Nine colleges and universities will rev up their scaled-down race cars Saturday as Lawrence Technological University hosts its annual LTU Grand Prix for Formula SAE teams.
The event runs from 1 to 5 p.m. in the northern end of Parking Lot C on the Lawrence Tech campus. (For location and directions, see www.ltu.edu/map.)
The event will feature a time-trial competition between the student vehicles, which can attain speeds upwards of 50 mph.
Formula SAE is a student design competition organized by SAE International (formerly known as the Society of Automotive Engineers). The competition started in 1978 and was originally called SAE Mini Indy. In Formula SAE, student teams design and build a small Formula-style race car. In competitions each spring, the cars are judged on design, cost, manufacturability, acceleration, handling, fuel economy and endurance.
Formula SAE has since launched spinoffs into other types of vehicles – Baja SAE for off-road vehicles, Formula Hybrid for hybrid gasoline-electric vehicles, Formula Aero for large model airplanes, and Supermileage for ultra-high-mileage cars.
Saturday, Lawrence Tech will be showing off its Formula SAE, Baja, Hybrid, Aero and Supermileage vehicles.
Other colleges and universities bringing Formula SAE vehicles to the Grand Prix will be Hope College, Ferris State University, Kettering University, the University of Cincinnati, the University of Toledo, Wayne State University, and Western Michigan University. Bringing in a Formula Hybrid car will be the University of Michigan-Ann Arbor.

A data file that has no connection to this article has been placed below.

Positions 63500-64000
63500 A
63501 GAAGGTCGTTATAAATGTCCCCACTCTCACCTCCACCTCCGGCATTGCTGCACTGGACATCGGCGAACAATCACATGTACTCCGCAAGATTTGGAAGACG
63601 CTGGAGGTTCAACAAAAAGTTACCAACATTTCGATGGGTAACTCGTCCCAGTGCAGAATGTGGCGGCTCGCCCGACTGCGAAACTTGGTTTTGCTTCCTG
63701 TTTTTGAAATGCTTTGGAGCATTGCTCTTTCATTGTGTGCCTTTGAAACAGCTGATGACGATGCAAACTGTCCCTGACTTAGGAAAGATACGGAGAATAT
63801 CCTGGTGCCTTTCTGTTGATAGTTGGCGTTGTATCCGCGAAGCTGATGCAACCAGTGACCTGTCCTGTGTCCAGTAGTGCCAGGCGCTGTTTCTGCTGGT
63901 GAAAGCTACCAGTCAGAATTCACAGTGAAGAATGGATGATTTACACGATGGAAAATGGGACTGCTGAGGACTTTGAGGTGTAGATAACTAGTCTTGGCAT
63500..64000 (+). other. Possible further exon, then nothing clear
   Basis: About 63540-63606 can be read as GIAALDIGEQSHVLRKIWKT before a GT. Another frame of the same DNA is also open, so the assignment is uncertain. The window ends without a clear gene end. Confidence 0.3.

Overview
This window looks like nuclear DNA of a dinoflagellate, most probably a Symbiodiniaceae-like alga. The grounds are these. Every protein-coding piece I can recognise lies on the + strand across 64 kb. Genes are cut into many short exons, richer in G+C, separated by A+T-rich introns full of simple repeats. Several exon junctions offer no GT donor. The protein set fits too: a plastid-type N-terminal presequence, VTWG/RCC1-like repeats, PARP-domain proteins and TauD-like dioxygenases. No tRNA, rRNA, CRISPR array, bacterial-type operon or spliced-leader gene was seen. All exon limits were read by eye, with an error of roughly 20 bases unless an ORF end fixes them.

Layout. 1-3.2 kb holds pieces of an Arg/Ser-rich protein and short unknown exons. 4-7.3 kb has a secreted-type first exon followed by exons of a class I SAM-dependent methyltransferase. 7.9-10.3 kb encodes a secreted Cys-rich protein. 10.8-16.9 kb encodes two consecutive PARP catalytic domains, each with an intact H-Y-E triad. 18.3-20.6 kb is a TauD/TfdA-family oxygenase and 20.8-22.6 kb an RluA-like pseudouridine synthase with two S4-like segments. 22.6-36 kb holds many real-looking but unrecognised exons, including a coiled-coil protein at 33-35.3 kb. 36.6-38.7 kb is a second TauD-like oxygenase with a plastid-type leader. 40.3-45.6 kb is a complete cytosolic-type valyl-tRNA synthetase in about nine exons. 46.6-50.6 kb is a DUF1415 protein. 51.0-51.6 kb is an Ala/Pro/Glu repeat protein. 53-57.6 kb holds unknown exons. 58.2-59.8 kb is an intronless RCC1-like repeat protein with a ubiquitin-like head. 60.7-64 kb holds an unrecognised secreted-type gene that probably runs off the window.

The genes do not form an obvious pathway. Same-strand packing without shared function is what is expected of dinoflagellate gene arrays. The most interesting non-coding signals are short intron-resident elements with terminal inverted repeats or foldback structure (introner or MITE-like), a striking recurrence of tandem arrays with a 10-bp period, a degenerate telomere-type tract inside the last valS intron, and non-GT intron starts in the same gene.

Also attending as spectators will be Formula teams from Grand Valley State University, the University of Michigan-Dearborn, and the University of Windsor, and the Formula Hybrid team from the Milwaukee College of Engineering.
“A lot of these teams don’t have a lot of chance to interact during the competitions in the spring,” said Steven Rehak, a senior in mechanical engineering at LTU who is business manager of the Formula SAE team. “The idea here was to give the students a chance to meet and start building a professional network now, because a lot of these students from the different universities will wind up working with each other.”